What are your future/expansion Plans?

We are working on the concept of 50-500-5000. As a self funded operation, the 50 odd interventions undertaken so far in different parts of the country were to demonstrate proof of concept on the ground, ability to scale, and a path towards financial viability for Mrida in the process. We would now like to tap the market for funding into Mrida, so that we have the resources to scale up our initiatives to the next level(s) – 500 in the next two years, and 5000 in the two thereafter.

Through our own example and demonstrated proof of concept in an ‘open source’ mode, we also hope to motivate more individuals and organizations to engage in similar activities/ initiatives/businesses, and create a movement for change – a movement towards sustainable and scalable, holistic rural development and upliftment of lives at the Base of the Pyramid.

Moving forward, we would also like to spread our wings in other parts of the world – working with underserved communities on the one hand, and expanding market linkages to overseas customers on the other – in the EU Region, the US, and elsewhere. Clearly, there is a lot to look forward to, and exciting times ahead.

Most of your initiatives have been with the corporate sector. Are you also looking at the Government sector?

As we scale up our existing engagement with the Corporate sector in the form of integrated CSR initiatives, a logical extension would be to engage with the Govt. sector and explore avenues of cooperation, support, and integration with various Govt. development schemes and programs.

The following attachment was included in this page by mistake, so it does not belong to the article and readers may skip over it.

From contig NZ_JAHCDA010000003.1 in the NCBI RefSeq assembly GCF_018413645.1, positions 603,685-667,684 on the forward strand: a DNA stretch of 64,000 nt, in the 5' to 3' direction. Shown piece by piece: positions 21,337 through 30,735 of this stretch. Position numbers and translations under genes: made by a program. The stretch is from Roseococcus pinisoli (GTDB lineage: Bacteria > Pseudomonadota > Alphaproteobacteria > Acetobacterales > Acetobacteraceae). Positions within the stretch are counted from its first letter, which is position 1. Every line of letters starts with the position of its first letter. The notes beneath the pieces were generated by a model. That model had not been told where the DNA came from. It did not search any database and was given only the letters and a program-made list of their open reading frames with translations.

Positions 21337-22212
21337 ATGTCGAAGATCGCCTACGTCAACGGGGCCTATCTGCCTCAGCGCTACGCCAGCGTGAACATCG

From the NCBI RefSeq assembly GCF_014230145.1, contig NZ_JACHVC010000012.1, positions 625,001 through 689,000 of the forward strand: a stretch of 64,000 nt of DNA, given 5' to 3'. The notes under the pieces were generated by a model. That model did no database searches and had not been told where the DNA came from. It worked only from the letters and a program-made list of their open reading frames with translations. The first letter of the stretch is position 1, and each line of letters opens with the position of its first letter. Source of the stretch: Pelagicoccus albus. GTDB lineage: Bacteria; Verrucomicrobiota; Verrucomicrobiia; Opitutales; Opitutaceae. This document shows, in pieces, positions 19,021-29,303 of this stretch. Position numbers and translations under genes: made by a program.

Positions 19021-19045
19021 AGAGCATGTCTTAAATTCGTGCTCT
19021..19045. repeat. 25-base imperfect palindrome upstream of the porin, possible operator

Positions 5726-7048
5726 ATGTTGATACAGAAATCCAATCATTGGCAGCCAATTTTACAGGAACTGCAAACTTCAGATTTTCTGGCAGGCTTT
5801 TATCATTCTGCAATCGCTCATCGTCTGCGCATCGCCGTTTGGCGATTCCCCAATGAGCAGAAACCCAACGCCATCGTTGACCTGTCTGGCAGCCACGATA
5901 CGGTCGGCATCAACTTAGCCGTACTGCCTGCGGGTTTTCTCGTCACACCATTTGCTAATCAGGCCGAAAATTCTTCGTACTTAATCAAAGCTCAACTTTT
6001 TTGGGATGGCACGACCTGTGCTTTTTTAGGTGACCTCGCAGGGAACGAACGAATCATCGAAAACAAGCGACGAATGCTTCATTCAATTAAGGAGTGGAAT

We have already made a beginning in this regard in Kushinagar in Eastern UP, where we have been in active discussions with the District Administration to progress the development agenda to the ‘next level’.

In conjunction with Mahindra & Mahindra, we began with electrification of 2 villages/hamlets in the year 2015-16, and expanded this to cover electrification of 11 hamlets in 2016-17, with related interventions involving skill development, women’s empowerment, and education. During the current year, the plan is to engage with the District Administration and to bring areas such as agriculture, health hygiene and sanitation within the ambit.

As such then, we see huge opportunities to scale up our development agenda with the support and involvement of the Govt. over time.

Disclaimer: The thoughts captured in the interview is solely that of the interviewee. The views expressed by the interviewee in this feature are entirely his own and does not necessarily reflect the views of India CSR Network and its Editor.